Coaching is an excellent resource for individuals and businesses looking to break the glass ceiling that stunts career potential and the achievement of career goals for non-white people.
The glass ceiling is a metaphorical barrier that prevents career growth and advancement for some people. It’s a subtle but destructive form of discrimination. It may be unintentional sometimes, often the result of unconscious bias, but that doesn’t mean it’s not a problem that needs to be corrected.
Although great efforts have been made to encourage diversity and equality in workplaces, many people still struggle to advance their careers despite having the relevant qualifications and experience. With 7 in 10 executives falling into the “white male” category, it’s clear that there’s a serious imbalance in high-level opportunities available for people of any other gender, race, age, or religion.
How Do We Break The Glass Ceiling?
To break a glass ceiling, we must first acknowledge it and it’s damaging effects. Racism and sexism are still extremely common in the workplace, whether or not leaders are conscious of it. It’s a systemic problem that managers and executives deny, either because they haven’t experienced it themselves, or they fear that acknowledging it would threaten their positions. They don’t see a point in fixing what they don’t think is broken.
The glass ceiling isn’t reflective of someone’s value as a person or as an employee. The very nature of glass ceilings means that even if someone meets every demand of a role with flying colors, they’ll still be denied bigger opportunities.
Executive coaches are a wonderful antidote to unconscious bias and the glass ceiling because they can prepare employees for growth and expansion in their careers and help businesses prepare for and accommodate employee growth and diversity.
When it comes to helping your clients break the glass ceiling, keep these four key things in mind:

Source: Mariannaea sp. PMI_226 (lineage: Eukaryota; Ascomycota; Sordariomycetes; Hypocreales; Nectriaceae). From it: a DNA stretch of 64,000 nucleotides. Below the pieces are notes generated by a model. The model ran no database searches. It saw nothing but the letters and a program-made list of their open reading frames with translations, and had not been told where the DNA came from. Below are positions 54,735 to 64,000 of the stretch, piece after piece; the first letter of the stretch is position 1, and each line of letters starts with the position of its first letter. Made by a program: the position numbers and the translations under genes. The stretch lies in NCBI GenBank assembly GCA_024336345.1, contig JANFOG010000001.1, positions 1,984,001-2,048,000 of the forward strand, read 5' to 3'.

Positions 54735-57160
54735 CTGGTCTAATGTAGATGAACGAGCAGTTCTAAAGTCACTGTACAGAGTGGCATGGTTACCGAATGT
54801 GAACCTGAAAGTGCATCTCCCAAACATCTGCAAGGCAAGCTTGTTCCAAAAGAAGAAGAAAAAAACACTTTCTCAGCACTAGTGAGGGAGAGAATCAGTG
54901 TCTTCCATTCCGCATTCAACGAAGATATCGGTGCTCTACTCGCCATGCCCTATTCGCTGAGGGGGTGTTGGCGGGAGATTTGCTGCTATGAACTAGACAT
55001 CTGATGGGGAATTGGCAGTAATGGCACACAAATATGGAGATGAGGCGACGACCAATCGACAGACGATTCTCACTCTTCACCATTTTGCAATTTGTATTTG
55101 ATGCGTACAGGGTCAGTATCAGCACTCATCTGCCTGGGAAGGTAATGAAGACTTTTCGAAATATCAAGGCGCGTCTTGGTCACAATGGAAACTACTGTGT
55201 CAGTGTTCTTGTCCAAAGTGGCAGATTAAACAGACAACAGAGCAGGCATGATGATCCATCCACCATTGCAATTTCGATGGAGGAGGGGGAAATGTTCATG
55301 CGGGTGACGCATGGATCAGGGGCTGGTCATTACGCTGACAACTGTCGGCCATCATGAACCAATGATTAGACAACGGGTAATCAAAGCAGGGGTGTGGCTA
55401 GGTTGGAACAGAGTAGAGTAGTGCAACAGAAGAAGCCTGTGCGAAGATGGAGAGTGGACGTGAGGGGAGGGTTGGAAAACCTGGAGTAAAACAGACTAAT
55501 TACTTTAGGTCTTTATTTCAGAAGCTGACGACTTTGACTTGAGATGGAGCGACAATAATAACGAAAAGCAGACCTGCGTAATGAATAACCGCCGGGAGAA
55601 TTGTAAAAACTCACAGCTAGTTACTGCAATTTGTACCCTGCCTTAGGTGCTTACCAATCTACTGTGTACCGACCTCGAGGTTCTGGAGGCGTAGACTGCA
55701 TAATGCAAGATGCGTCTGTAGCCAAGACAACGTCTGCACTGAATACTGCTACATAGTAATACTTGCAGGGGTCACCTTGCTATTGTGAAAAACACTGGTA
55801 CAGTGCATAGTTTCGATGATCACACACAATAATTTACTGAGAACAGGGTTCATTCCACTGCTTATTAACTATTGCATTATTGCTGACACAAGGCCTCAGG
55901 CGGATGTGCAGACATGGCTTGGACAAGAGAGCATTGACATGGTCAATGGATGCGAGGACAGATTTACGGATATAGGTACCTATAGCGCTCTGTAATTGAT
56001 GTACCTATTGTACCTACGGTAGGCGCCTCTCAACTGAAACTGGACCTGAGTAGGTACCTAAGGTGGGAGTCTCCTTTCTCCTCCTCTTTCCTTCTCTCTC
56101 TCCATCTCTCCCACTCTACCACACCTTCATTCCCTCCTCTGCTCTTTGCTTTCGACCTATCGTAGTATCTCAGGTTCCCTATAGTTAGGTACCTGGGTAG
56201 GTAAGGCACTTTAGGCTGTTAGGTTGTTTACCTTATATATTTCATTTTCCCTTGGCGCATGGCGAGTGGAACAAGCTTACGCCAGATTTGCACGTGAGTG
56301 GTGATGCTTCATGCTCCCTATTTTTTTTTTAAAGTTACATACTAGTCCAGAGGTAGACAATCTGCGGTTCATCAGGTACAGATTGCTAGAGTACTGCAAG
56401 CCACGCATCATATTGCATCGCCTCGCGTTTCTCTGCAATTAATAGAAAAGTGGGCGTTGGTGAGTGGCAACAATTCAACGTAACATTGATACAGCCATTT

Show Your Clients They’re Not Alone.
Discrimination feels isolating but glass ceilings are very real barriers that many people have been discouraged by. Let them know they’re not alone. This problem, unfortunately, isn’t uncommon, but they don’t have to fight the battle on their own. As a coach, it’s your job to create a safe space for your clients by being supportive and non-judgmental of them, their lifestyle, and their aspirations at all times. This will help them build the confidence to reach and explore other supportive professional networks. Being part of an empowering community, that advocates for change, will crush the glass ceiling and end discrimination. In addition, you’re setting your clients up to have a strong support system to lean on after the coaching relationship has ended.
Help Your Clients Carve Their Own Path.
You can encourage your clients to explore different pathways to success. Help them see that there’s not a “one size fits all” approach to climbing the ladder. With your guidance, they may find a new, nonlinear way to grow in their career that they never considered before. Whether they want to stay with the organization they’re at, or take their skills somewhere else, gaining clarity on their goals will renew their motivation to think big and persevere.
Teach Them To Talk The Talk.
Impeccable interpersonal and speaking skills are necessary to connect with superiors appropriately. No matter how qualified a person might be on paper, they won’t be considered for a leadership position if they can’t communicate professionally and on the same level as their superiors. Prepare your clients for their next role by discussing expectations and requirements, and help them present themselves in a way that says, “executive.” They must know how to approach the subject of promotion or advancement professionally, at the right time, and with confidence.
Encourage A Commitment To Personal Growth.
For people who have been constantly overlooked in the past, because of their skin color or gender, the old habits of making themselves smaller or feeling they need to apologize for taking up space will probably die hard. Reprogramming their mindsets to feel confident and worthy will take time and constant repetition. Share inspiring examples of others like them who have successfully climbed to the top, who have overcome prejudice, and who have never given up. Give them resources and tools that they can continually refer to keep growing and improving for the rest of their careers. Prove to them that great changes can be made, and that they may play a vital role in paving the path for others.
People can overcome workplace obstacles and shatter glass ceilings with persistence and the right support. A great business coach can help individuals and organizations tackle specific industry challenges and encourage open communication between leaders and staff to end discrimination and unconscious bias in the workplace. With the right preparation, great employees can become even better in leading job roles, inspiring others in the workplace and in their communities.
CoachDiversity Institute believes in the power of coaching in the workplace. Our Certified Diversity Coaches can help your leaders meet personal and professional goals with one-on-one coaching support. Contact us today to learn more.